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Ray Mullins
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One thing to remember with San Francisco is that it is based on two numbering schemes: the original Market Street Railway (numbers) and the San Francisco Municipal Railway (letters). (Cable cars originally were just named based on their route.) When streetcar lines were abandoned, Muni replaced with numbers (B Geary became 38 San Francisco, the vernacular is to use the line number and letter together). When MSRy went bankrupt, Muni took over almost all routes and kept the numbers in order to avoid confusion. There was some consolidation, especially following the war. The cable car lines are numbered - 59/60 is Powell/Hyde/Mason (I can never remember which one is which) and 61 is California. In fact, what helped trigger the "save the cable cars" movement of the late 1950s-early 1960s was publication of planning maps that used those route numbers for "bustitution". Special owl routes (combinations of multiple routes) are numbered in the 90s (90 and 91 currently). Some other lines also run 24 hours, but they are not If you have serious interest in the numbering scheme of Muni, contact the Western Railway Museum. They have extensive archives from both MSRy and Muni. Additional information can be found in the various Interurban Specials that discuss the history of transit in San Francisco. In the East Bay, the old Key System used lettered routes for the rail lines, which is why the AC Transit Transbay routes are still lettered today. (Remember that originally the lower deck of the Bay Bridge served three rail lines - 50 Internet Points if you can name the other two). Down south, check out the San Fernando Valley Transit History Page (do a Google Search) for an extensive history of bus routes, including number usage. For example, you can see that routes 14-16 at one time were routes that were taken over from Burbank Transit after the war, and routes in the upper 80s were originally Asbury Transit routes in North Hollywood and Burbank. Route numbers in the lower 80s were Pacific Electric routes.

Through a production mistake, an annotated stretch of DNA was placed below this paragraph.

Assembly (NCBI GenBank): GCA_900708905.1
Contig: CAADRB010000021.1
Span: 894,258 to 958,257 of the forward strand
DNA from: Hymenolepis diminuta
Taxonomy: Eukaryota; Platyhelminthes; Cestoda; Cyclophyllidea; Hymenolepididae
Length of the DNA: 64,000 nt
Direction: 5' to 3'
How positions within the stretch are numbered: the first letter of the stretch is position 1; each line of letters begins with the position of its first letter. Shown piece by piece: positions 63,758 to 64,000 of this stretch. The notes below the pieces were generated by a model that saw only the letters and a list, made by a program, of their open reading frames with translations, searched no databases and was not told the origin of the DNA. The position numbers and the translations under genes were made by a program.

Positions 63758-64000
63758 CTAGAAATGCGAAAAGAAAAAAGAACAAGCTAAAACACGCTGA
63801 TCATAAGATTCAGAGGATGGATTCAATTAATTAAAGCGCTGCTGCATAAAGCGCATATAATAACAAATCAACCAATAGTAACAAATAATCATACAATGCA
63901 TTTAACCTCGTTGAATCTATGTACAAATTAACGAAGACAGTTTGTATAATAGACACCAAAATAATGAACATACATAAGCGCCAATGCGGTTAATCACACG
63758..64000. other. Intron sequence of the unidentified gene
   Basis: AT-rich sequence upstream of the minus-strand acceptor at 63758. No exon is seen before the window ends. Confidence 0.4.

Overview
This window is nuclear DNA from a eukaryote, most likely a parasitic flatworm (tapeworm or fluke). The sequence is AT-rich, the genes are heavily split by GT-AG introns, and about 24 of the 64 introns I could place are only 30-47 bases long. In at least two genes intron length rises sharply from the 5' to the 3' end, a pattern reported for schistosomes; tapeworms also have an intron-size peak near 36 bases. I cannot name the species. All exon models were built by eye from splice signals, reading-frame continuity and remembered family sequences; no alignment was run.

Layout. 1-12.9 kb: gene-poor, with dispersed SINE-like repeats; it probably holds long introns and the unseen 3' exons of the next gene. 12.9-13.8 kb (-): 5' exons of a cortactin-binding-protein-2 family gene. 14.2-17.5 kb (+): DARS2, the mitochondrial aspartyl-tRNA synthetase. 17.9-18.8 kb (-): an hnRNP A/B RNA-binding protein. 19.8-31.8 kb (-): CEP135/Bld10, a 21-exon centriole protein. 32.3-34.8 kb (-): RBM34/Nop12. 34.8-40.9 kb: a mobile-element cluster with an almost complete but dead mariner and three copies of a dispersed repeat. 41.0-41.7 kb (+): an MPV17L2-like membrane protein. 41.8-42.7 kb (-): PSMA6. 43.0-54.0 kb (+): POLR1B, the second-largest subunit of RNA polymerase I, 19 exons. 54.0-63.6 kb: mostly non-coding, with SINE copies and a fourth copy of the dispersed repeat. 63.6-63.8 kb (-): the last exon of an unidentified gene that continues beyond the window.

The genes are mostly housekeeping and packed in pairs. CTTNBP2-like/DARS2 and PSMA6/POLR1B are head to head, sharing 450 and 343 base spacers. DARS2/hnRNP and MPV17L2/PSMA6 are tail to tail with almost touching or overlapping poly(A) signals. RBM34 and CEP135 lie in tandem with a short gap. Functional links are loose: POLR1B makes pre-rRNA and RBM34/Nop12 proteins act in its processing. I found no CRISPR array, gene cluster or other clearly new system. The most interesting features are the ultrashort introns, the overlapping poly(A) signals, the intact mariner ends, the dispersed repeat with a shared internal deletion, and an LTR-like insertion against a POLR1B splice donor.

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May 3, 2010